The Conroy Ontology is an ontology that I've been working on for some time. Although far from complete, I am making it available here. It currently has about 15,000 items, which makes it about 15% finished in my estimation.

What is an ontology? An ontology is a hierarchical representation of knowledge. A taxonomy of insects, for instance, is a form of ontology. This ontology is a text file defining the relationships of things, which is an aspect of representing knowledge. It is plain text, which is easy to read and to edit, but could be easily converted into some other format, such as XML.

The ontology is organized into sections, each of which begins with "DEFINE". The first, and main, section is "DEFINE CLASSES". The next is "DEFINE PREFIXES" where word prefixes are defined. Next is "DEFINE SYNONYMS" which defines synonyms (usually acronyms). I place things in this section to keep the main section cleaner. "DEFINE CONDITIONALS" maps words to definitions. "DEFINE VARIANTS" defines words which represent a sub-class of other words. For instance, an Acrtress is a female actor. "DEFINE CONVERSIONS" is a section defining unit conversions.

Note that I haven't run a validation of the data in awhile, so there may be some errors in the form of typos or some items being defined before their "parent type" is defined. It should also be noted that I sometimes include relationships which are not technically correct, but match common usage. For instance "Whale = Fish". Sadly, even in our educated society, there are many who make this kind of error. Finally, I follow certain rules in the definitions that constrain the scope of the project. The main rule is that I do not include adjectival sub-classes (for instance, "Brown Bird" or "Wooden Peg"), as the combinatorial explosion that would result would make the task of completing the ontology impossible. However, if there is a valid sub-class of item whose name includes an adjective (such as "Black Bird", a species of bird) then that entry is included. Another rule is that I do not include proper names. THe final rule is that I avoid going down to the species-level on life forms, although I occasionally break this rule.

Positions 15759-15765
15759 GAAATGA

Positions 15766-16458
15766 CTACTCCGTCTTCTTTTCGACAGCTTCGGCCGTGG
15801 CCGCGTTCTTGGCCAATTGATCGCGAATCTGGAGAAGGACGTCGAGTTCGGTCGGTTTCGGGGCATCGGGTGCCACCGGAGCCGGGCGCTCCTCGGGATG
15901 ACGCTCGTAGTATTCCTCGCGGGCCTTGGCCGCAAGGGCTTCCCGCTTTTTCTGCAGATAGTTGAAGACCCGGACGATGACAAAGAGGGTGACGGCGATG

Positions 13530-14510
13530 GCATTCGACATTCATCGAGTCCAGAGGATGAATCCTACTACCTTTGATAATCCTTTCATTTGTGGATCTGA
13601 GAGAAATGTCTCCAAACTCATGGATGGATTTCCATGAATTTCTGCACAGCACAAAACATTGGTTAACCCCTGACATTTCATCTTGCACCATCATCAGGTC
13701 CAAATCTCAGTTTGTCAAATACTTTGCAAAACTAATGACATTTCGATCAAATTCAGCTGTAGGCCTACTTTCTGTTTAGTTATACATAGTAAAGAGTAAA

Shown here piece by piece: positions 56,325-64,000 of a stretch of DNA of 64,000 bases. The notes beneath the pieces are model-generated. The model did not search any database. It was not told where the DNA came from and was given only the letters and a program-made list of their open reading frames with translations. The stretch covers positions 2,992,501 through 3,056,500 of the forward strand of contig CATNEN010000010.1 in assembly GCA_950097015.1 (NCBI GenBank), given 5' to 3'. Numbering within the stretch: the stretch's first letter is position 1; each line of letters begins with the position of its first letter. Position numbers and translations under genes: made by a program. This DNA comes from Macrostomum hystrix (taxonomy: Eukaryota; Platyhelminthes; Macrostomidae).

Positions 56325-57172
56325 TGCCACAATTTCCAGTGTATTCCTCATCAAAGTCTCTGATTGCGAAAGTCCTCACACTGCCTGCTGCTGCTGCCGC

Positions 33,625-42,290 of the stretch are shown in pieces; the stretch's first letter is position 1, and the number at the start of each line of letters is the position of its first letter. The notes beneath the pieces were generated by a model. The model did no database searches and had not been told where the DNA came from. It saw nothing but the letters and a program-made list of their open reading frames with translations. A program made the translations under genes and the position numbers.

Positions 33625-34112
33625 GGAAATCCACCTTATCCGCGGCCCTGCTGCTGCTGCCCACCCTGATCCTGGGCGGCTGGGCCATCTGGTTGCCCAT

The basic syntax is one line per definition. White space (blank lines and indentation) are simply there to help me in maintaining the file, but have no inherent meaning. Comments begin with "@" and terminate at the end of the line. Each definition has the form:
child = parent
where "child" is the item being defined in terms of "parent", which is a more general form of the item. For instance, "beetle = insect" indicates that a Beetle is a type of insect. "Insect" must have been previously defined, for instance "Insect = Arachnid". And so on. The parent class must have been previously defined. There are two "super classes" whose definition is implicit: "tangible" and "intangible". All definitions must fit into one of these. Tangible classes are things that can be touched (persons, places, things such as "butterfly"), and Intangible classes are things that are conceptual (ideas, such as "theory").

Some items have "multiple inheritance" - they can be considered as sub-types of more than one class of item. For instance, an "Air check valve" can be considered both a type of "air valve" as well as a type of "check valve". This is indicated with multiple parent classes, separated by commas. For instance: "air check valve = air valve, check valve".

Synonyms, usually alternate spellings, are indicated with double equals. I usually include acronyms in the "DEFINE SYNONYMS" section, and alternate spellings in the "DEFINE CLASSES" section. For instance, the surgical operation known as a Tracheotomy is also called a Laryngotomy. In this case, the synonym definition would be "Laryngotomy == Tracheotomy".

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